Doubling up on Vitamin D

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Daily supplement encouraged for those under eighteen.

One way to get vitamin D is from sunshine. But increased use of sunscreen means that children will need to rely on more supplements. Photo: iStock

Most Americans — except those who gamely gulp down a teaspoon of cod liver oil daily — don’t get enough vitamin D, and physicians are trying to tackle the problem by increasing the recommended intake for children.

New guidelines from the American Academy of Pediatrics, co-authored by Frank Greer, a UW-Madison professor of pediatrics, double the recommended amount of vitamin D for children under eighteen from 200 to 400 units per day.

The academy is recommending more vitamin D for children just as reports show an increase in rickets — an extreme deficiency — especially among young children of lower-income mothers who breastfeed and don’t take vitamin supplements. And some studies have linked vitamin D to a reduced risk for cancer, diabetes, and heart disease. Though Greer emphasizes there’s not conclusive evidence to support that, he expects more companies will fortify products ranging from yogurt to animal crackers with vitamin D.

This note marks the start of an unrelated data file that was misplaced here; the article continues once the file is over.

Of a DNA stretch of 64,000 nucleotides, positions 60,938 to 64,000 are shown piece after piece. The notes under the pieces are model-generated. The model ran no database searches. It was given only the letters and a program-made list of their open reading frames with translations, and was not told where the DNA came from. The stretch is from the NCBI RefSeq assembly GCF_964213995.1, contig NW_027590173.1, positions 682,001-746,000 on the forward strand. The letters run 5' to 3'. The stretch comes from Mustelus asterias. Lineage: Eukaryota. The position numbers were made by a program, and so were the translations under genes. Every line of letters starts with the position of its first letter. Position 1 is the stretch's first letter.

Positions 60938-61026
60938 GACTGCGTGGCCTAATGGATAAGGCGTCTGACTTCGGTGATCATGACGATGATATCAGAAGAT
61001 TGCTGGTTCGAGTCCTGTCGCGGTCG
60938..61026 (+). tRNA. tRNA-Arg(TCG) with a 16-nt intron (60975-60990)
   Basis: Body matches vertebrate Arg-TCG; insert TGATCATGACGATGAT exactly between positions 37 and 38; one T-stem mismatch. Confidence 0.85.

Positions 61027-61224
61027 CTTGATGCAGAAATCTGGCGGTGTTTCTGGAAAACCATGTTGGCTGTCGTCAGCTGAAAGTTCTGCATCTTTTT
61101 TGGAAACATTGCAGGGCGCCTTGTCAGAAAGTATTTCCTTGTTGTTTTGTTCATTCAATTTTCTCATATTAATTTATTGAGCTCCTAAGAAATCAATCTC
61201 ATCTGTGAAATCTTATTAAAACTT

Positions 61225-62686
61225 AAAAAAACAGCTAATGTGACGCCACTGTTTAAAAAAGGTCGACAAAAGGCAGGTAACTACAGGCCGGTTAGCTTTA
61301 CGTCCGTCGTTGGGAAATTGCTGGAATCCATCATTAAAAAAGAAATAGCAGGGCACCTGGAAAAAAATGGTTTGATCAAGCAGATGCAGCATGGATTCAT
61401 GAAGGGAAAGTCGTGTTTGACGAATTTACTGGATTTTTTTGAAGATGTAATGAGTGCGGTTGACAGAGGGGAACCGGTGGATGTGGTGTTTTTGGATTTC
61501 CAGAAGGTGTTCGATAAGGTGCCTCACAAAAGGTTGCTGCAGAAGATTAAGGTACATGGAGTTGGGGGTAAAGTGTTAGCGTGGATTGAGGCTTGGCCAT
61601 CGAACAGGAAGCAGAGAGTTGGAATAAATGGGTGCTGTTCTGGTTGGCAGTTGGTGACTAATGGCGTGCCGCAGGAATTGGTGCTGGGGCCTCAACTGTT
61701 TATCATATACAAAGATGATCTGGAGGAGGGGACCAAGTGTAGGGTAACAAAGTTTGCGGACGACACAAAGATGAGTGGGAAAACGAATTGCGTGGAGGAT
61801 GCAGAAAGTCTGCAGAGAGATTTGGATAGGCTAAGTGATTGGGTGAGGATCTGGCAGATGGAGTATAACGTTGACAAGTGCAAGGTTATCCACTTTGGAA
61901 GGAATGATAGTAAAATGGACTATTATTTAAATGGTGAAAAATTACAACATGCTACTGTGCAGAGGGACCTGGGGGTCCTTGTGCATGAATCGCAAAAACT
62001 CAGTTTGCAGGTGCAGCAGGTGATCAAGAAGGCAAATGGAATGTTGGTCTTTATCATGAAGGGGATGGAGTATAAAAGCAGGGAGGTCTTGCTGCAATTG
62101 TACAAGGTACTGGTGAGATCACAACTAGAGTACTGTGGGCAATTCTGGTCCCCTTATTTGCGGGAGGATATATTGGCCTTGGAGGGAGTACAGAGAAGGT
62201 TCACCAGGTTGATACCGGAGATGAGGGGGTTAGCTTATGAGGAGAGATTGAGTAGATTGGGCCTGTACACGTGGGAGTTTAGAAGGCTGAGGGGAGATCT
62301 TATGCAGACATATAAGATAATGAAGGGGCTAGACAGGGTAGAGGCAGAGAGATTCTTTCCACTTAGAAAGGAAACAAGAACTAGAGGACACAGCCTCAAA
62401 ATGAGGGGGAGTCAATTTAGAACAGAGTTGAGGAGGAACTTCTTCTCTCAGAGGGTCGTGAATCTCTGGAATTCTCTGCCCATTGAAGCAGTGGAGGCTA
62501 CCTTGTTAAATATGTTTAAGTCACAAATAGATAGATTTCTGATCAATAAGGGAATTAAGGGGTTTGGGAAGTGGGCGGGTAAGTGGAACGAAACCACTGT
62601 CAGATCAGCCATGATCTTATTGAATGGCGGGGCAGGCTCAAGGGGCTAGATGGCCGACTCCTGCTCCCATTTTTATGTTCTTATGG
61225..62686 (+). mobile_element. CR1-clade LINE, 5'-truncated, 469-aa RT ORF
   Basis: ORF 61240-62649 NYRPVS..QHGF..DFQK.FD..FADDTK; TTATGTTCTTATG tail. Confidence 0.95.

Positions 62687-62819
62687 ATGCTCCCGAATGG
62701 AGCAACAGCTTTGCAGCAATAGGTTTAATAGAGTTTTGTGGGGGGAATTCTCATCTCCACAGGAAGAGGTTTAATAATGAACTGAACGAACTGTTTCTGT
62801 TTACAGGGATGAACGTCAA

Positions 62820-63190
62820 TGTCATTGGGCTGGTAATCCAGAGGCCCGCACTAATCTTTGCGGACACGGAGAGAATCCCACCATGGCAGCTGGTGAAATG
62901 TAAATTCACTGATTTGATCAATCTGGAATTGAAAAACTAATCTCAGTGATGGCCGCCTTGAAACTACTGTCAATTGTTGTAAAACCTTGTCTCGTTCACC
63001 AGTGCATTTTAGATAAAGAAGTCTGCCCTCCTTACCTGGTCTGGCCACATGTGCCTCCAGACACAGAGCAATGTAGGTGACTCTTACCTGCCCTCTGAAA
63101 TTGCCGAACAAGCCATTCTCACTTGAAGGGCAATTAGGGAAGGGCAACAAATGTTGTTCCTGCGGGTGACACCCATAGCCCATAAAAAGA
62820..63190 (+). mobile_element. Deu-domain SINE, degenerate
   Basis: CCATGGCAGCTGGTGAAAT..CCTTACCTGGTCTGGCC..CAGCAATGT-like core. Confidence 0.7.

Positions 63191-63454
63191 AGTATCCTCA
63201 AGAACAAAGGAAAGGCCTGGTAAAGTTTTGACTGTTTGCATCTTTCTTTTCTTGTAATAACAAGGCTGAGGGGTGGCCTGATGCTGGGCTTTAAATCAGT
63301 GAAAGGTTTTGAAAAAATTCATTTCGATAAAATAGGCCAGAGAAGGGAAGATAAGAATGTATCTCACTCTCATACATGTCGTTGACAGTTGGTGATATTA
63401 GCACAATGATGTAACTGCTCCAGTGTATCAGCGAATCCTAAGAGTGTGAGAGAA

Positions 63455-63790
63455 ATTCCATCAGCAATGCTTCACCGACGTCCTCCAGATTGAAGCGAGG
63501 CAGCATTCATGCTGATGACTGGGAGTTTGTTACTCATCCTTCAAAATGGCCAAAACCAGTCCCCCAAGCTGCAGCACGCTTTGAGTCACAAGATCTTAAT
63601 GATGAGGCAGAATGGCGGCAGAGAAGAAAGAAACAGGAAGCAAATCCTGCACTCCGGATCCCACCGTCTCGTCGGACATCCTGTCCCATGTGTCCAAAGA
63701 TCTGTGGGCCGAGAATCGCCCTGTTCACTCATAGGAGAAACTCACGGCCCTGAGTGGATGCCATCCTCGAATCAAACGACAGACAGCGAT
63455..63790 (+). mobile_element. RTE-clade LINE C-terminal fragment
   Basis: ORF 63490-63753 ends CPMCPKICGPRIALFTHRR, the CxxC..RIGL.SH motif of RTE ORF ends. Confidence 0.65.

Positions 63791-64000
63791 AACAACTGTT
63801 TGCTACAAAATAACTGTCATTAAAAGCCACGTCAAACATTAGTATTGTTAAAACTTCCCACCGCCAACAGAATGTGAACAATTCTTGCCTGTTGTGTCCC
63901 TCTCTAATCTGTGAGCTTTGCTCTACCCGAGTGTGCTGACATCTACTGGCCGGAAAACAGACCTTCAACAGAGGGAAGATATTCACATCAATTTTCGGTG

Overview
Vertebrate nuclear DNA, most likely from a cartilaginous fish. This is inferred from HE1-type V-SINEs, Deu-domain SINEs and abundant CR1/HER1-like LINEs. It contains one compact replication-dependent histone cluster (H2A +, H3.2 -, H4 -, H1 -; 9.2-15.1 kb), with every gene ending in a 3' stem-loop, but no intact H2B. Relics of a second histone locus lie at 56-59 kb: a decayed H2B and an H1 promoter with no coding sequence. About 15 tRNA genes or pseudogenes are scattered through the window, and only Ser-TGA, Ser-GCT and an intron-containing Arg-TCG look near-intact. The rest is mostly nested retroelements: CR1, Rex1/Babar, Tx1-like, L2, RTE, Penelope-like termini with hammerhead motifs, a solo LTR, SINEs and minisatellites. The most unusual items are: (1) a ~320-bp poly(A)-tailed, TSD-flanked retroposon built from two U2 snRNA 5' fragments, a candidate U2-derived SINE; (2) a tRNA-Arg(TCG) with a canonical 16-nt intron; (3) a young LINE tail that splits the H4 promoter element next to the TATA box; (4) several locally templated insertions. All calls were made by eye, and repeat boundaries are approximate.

Greer says the best way to ensure children get enough vitamin D is through a daily supplement, which comes in liquid form for infants. Otherwise, working it into a child’s diet is a challenge for most parents; it’s possible only if a child drinks thirty-two ounces or more of milk each day or has a diet that includes fatty fish like salmon.

Sunshine is another way to get vitamin D naturally. But sunscreen use blocks ultraviolet rays, and “from November to March in most parts of North America,” Greer notes, “you could stay out all day with no clothes on and not make any vitamin D.”

Published in the Spring 2009 issue

Tags: Faculty, Health and medicine, Research

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